With Enforcement Lax and Politicians Mostly Silent, Virus Runs Wild Among Israel's Haredim

On Friday, Haredi WhatsApp groups posted announcements about mass events, along with requests to pray for hospitalized patients – a stream of messages that reads like an illustration of cause and effect, as infection and fatality rates soar in ultra-Orthodox communities

Aaron Rabinowitz
Aaron Rabinowitz
Bnei Brak, January 17, 2021.
Bnei Brak, January 17, 2021. Credit: Tomer Appelbaum
Aaron Rabinowitz
Aaron Rabinowitz

The cries at the funeral Sunday in Elad filled the air as Shmuel Yodlovich eulogized his wife, Tzipi, a 40-year-old woman with no underlying conditions who died over Shabbat after contracting the coronavirus. “When we were singing ‘A Woman of Valor’ [on Friday night] the angels were leading you to heaven,” he is heard saying on a recording of the eulogy that was circulated.

Similar eulogies have been heard over the past several weeks at cemeteries in many ultra-Orthodox communities. The rate of infection in the Haredi community during the current wave of the pandemic is breaking records. The bulletin boards in Haredi neighborhoods in Jerusalem are seeing death notices pasted over each other daily and the mourning pages on Haredi websites are being updated at a dizzying pace. Many members of the community are hospitalized in serious condition.

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Within a month the number of new cases has soared, as has the number of hospitalized patients and deaths in all the Haredi towns and neighborhoods. The Health Ministry believes the coronavirus’ British mutation has been spreading in these neighborhoods, but it’s clear to everyone that that’s not the only reason for the speed of the outbreak. Educational institutions that were open, synagogues operating almost as normal, weddings and mass events have all contributed.

At the same time, the police have carried out almost no enforcement in the Haredi areas, and it seems everyone has just given up and accepted that in large swaths of Haredi society, the law is simply irrelevant. Every sect acts as it sees fit, and the police do everything not to interfere. Over the past few days the Jerusalem police have sent large forces into the neighborhoods of Mea She’arim and Beit Yisrael, but it looked more like a show for the cameras than effective enforcement. Instead, police have been blaming Haredi mayors and rabbis for not helping it enforce the restrictions and in some cases even encouraging their violation.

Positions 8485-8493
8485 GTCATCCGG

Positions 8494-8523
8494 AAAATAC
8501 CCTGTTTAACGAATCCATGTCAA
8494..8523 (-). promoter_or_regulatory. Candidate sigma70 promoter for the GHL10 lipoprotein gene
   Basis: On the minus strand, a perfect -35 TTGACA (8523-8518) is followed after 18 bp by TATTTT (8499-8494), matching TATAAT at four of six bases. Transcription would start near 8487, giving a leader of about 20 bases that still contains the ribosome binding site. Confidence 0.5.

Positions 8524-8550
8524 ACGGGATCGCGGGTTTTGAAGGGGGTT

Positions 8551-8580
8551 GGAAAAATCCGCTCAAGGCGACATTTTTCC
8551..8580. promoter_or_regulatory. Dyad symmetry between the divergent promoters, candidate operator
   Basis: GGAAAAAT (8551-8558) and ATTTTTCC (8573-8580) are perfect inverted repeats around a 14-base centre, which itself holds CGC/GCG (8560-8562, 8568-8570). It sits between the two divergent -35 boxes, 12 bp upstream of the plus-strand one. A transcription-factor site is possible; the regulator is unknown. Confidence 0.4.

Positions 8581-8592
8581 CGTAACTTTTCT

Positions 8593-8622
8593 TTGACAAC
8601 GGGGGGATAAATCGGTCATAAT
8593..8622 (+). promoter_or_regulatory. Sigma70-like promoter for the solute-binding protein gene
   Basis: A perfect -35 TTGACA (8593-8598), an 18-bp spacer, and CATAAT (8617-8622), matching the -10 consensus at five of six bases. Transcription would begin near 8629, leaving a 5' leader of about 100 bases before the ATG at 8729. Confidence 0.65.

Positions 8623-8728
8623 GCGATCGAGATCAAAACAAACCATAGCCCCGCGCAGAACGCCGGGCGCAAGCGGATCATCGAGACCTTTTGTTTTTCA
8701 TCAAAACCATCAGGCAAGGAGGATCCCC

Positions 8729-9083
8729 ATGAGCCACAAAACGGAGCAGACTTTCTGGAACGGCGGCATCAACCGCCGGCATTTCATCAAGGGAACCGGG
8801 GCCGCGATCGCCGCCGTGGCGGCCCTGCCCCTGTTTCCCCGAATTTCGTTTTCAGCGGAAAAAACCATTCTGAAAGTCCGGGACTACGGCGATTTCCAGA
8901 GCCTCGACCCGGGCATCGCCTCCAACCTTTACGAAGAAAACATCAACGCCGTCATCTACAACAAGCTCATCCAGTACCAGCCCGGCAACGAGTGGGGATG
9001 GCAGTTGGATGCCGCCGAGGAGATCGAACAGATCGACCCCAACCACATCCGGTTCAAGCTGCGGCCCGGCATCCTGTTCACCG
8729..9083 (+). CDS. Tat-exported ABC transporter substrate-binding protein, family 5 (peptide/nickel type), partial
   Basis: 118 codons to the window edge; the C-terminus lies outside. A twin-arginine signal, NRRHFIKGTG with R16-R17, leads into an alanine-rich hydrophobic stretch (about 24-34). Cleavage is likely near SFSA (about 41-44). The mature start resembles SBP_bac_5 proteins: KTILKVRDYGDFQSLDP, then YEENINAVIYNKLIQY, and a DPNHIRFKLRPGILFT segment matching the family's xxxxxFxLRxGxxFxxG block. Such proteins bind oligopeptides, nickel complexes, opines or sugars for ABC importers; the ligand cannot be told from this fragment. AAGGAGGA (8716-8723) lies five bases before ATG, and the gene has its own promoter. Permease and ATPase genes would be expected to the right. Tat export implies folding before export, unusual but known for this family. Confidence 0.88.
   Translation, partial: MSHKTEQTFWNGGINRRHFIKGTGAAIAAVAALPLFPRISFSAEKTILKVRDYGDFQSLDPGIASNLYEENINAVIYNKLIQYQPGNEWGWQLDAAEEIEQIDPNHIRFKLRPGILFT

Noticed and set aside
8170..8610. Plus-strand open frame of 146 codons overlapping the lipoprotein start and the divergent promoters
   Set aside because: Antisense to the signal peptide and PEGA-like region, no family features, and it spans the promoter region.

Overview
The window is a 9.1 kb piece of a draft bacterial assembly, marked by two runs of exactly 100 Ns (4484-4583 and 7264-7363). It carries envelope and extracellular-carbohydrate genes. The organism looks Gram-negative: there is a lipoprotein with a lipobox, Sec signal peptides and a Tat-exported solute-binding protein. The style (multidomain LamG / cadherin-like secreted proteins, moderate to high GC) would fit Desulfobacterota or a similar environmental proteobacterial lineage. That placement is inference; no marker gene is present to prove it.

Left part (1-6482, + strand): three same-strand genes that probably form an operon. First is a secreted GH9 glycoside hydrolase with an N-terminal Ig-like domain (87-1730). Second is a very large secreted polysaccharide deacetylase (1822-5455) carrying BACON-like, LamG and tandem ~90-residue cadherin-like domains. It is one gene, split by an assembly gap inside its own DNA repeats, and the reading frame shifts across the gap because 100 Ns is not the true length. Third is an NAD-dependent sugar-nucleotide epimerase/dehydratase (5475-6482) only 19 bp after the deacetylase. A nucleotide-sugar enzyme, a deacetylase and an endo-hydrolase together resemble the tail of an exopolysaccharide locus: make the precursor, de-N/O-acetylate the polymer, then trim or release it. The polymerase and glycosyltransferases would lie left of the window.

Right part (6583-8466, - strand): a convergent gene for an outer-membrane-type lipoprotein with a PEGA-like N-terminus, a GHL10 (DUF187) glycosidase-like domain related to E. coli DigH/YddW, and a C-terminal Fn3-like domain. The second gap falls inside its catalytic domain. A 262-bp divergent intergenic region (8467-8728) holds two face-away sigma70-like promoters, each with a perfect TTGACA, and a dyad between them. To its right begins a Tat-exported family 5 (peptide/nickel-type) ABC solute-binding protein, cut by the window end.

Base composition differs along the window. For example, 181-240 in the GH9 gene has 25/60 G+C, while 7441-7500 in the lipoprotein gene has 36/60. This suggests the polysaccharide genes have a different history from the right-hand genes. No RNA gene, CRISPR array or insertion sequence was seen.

Despite the tightened lockdown that began 10 days ago, dozens of educational institutions belonging to the more extreme communities have gone on operating almost undisturbed. Over the past couple of days the schools of the more mainstream Haredim have also begun to open, after a number of principals got permission to do so from Rabbi Chaim Kanievsky, leader of the non-Hasidic Lithuanian ultra-Orthodox community. Synagogues, ritual baths and yeshivas have continued to operate unhindered. There have also been weddings and large events like mass meals and prayers held by various Hasidic courts.

This past Friday various Haredi WhatsApp groups disseminated announcements about planned mass events, alongside numerous requests to pray for people who have been hospitalized with the coronavirus. The stream of messages reads like a perfect illustration of cause and effect.

The numbers don’t lie. Jerusalem has 20 percent of the country’s active cases, and of those, 54 percent are from Haredi neighborhoods. Within a month, 57 residents of Haredi neighborhoods have died, compared to only seven the previous month. Eighty-four residents of these neighborhoods are hospitalized, compared to only 22 a month earlier. The active cases in these neighborhoods have shot up from 1,000 a month ago to 9,000 now.